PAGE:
Room at the Top
Original British 1959 quad size film poster
Directed byJack Clayton
Screenplay byNeil Paterson
Based onRoom at the Top
by John Braine
Produced byJohn Woolf
James Woolf
CinematographyFreddie Francis
Edited byRalph Kemplen
Music byMario Nascimbene
Distributed by
Release dates
  • 22 January 1959 (1959-01-22) (UK)
  • 30 March 1959 (1959-03-30) (US)
Running time
115 minutes
CountryUnited Kingdom
Budget£280,000[1] or £231,387[2][3]
Box office$2,400,000 (US)[4]

Room at the Top is a 1959 British drama film based on the 1957 novel of the same name by John Braine. It was adapted by Neil Paterson (with uncredited work by Mordecai Richler), directed by Jack Clayton (his feature-length debut), and produced by John and James Woolf. The film stars Laurence Harvey, Simone Signoret, Heather Sears, Donald Wolfit, Donald Houston, and Hermione Baddeley.

The film was widely lauded, and it was nominated for six Academy Awards, winning two: Best Actress (Signoret) and Best Adapted Screenplay (Paterson). Its other nominations at the 32nd Academy Awards were for Best Picture, Best Director (Clayton), Best Actor (Harvey), and Best Supporting Actress (Baddeley).[5] Baddeley's performance, consisting of 2 minutes and 19 seconds of screen time, is the shortest ever to be nominated for an acting Oscar.[6]


Soon after the Second World War, in the West Riding of Yorkshire, England, Joseph (Joe) Lampton, an ambitious young man, moves from his hometown, the dreary factory town of Dufton, to the somewhat larger town of Warnley to assume a secure but poorly paid and dead-end post in the Borough Treasurer's Department. Determined to get ahead, and ignoring the warnings of his colleague and flatmate Charlie Soames, he pursues Susan Brown, the daughter of a local industrial magnate. She has been dating wealthy Jack Wales but Joe is able to charm her. Mr and Mrs Brown attempt to frustrate Joe's social climbing by persuading Joe's boss to encourage him to pursue a woman of his own class; getting him a job offer back in Dufton, which he refuses when he discovers the machination; and sending Susan on a trip abroad, but Susan remains smitten.

While pursuing Susan, Joe continues to see Alice Aisgill, an unhappily married Frenchwoman ten years his senior who came to England as a teacher a decade earlier and married George Aisgill, a haughty and abusive upper-middle class Englishman who is now having numerous affairs. Joe thinks he is just killing time with Alice and Alice says they can just be "loving friends". Their feelings for each other begin to turn into something more and Joe starts to lose interest in his pursuit of Susan. The relationship is passionate, tempestuous and after a particularly heated argument, Joe switches his focus back to Susan. He manages to take her virginity but is unsatisfied and finds himself drawn back to Alice.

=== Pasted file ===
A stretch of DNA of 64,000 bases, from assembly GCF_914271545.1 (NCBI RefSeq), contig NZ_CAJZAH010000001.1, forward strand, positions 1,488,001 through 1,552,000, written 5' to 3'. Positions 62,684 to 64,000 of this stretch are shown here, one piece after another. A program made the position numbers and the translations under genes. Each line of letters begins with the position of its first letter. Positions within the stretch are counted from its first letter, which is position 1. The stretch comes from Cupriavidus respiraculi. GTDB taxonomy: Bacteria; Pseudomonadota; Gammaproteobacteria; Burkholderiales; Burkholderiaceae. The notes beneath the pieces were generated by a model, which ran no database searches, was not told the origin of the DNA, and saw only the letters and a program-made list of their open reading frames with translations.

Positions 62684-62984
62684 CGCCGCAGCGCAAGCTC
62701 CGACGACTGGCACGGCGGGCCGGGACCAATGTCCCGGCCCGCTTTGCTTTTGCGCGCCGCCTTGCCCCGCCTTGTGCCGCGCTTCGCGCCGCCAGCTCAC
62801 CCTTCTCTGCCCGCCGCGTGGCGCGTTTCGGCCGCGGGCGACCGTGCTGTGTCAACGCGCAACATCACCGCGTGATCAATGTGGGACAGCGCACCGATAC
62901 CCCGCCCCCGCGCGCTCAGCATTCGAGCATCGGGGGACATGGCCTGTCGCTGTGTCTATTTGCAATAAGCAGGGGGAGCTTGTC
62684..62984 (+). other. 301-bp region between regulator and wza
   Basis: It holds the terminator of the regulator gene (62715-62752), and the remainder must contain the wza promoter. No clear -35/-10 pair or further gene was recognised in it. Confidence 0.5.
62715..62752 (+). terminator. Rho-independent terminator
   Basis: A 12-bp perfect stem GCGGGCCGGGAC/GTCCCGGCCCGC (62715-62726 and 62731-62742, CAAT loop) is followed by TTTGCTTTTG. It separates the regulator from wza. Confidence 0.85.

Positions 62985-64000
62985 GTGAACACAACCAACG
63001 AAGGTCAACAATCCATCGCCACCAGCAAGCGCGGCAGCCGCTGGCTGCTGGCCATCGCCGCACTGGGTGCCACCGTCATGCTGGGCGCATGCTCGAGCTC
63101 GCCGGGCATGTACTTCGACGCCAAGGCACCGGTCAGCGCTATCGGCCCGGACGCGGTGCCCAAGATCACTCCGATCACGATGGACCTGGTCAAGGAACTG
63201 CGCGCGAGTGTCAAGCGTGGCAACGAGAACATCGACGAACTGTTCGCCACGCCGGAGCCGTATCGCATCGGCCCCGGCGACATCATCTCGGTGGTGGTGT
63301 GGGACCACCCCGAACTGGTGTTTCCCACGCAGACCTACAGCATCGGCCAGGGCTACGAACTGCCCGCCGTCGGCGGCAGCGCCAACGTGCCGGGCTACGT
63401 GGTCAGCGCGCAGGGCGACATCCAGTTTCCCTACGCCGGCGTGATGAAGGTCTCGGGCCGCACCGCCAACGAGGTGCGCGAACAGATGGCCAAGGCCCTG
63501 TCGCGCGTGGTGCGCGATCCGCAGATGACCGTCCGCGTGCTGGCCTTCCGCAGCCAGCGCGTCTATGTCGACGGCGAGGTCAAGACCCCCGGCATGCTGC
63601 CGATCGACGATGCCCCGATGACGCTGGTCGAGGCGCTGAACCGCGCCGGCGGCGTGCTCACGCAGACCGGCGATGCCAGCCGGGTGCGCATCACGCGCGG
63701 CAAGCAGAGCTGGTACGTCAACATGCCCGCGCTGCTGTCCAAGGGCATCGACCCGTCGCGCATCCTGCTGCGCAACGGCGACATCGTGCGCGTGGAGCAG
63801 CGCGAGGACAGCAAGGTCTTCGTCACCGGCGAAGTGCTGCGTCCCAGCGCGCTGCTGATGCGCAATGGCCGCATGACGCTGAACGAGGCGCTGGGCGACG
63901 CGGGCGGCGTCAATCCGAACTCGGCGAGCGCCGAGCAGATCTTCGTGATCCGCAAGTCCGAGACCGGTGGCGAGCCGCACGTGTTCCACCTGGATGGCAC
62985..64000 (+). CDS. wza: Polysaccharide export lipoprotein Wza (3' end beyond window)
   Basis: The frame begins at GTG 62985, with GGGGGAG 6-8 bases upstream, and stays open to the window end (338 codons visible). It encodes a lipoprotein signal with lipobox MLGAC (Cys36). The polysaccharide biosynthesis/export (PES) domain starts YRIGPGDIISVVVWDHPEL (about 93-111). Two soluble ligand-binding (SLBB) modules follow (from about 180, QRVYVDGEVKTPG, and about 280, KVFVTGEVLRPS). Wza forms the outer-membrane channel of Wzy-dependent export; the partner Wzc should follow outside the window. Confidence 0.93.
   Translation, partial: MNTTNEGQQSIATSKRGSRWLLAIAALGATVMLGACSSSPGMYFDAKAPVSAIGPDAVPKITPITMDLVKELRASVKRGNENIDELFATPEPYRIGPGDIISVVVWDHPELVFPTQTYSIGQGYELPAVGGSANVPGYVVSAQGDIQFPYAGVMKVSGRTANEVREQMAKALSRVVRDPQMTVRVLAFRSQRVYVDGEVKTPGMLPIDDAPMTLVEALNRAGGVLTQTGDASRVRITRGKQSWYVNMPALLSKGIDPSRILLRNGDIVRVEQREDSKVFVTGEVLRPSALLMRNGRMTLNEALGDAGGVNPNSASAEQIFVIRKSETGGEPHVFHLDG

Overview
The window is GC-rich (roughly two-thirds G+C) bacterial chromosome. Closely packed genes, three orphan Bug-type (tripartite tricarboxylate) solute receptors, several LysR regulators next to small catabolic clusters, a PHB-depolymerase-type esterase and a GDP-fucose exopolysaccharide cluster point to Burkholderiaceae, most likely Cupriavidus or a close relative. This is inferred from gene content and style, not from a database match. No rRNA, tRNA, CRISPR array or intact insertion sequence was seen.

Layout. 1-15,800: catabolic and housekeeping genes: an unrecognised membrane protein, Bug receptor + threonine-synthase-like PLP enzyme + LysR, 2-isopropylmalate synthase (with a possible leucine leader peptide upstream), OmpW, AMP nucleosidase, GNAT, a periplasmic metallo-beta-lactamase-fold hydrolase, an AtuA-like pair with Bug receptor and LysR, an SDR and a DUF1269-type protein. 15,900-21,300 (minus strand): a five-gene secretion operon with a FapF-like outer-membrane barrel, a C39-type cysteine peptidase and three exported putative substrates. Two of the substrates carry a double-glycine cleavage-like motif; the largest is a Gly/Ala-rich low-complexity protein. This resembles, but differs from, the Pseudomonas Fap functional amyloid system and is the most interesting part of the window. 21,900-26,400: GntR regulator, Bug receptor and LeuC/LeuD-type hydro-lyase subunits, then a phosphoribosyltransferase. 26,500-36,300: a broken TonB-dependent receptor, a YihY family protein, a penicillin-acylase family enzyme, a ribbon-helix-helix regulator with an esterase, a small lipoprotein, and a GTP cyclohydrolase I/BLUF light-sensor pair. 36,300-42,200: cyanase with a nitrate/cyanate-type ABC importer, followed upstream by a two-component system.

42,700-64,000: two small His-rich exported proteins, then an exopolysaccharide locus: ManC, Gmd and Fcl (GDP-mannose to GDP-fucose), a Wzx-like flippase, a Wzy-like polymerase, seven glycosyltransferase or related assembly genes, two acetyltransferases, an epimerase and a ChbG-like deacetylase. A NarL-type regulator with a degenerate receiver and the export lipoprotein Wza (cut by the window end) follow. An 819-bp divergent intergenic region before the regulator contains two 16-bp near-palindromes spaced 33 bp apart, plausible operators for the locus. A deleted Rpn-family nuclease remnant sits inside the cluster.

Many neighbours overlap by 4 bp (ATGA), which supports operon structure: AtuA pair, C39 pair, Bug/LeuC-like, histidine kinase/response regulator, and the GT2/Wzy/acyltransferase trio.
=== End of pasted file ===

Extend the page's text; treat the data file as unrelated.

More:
Joe and Alice go away on a short holiday and Alice is overjoyed that Joe seems to have decided to end his quest for wealth and social status in favour of simply being happy with himself and with her. They decide she will ask for a divorce when she gets home but when she does, George refuses and declares he will ruin Joe and Alice, both socially and financially, if their relationship continues. While Joe is brooding over this, Mr Brown delivers the news that Susan is pregnant and that he expects Joe to stop seeing Alice and marry Susan, in which case Joe can come to work for him at a generous salary.

Seeing no way around his obstacles to a relationship with Alice, Joe tells her that he is going to marry Susan. Heartbroken, Alice gets drunk in a pub and the next morning, while his co-workers are celebrating his engagement, Joe hears that she drove her car off a cliff to which she and he used to go together and died slowly over the course of several hours. Devastated, Joe leaves the office and wanders to the flat where he and Alice had their trysts but Alice's friend Elspeth, who owns the flat, drives him away by screaming at him and blaming him for Alice's death.

Joe goes to a pub on the waterfront, where a woman named Mavis comes on to him because he is well-dressed. Although he is very drunk and does not seem very interested in her (he calls her Alice), Joe keeps a man from taking Mavis away against her will. When Joe is alone, the man and some of his friends beat Joe unconscious. In the morning, Charlie finds Joe lying in the street with a battered face but Joe's only concern is his guilt over what he feels he led Alice to do.

A short time later, Joe and Susan get married. With a rich wife and high-paying job, he has got everything he thought he wanted. As they are driven away after the wedding, Susan's effusive praise of the ceremony is cut short when she notices that there are tears in Joe's eyes, which she misinterprets by saying "I believe you really are sentimental after all".



There are some differences between Braine's novel and the film. For one, Joe's friend Charlie Soames is a friend from his hometown of Dufton in the novel, whereas, in the film, he meets Charlie in Warnley (which is called Warley in the book). Also, in the book, more is made of Joe's lodging at the Thompsons', which, in the novel, he arranged before his arrival in Warley (in the film, Charlie arranges it soon after they meet): it is through his association with the Thompsons that Joe is able to gain entry to a higher social circle than that to which he had previously had access, and Mrs Thompson's room is noted as being at "the top" of Warley geographically, which serves as a metaphor for Joe's social-climbing.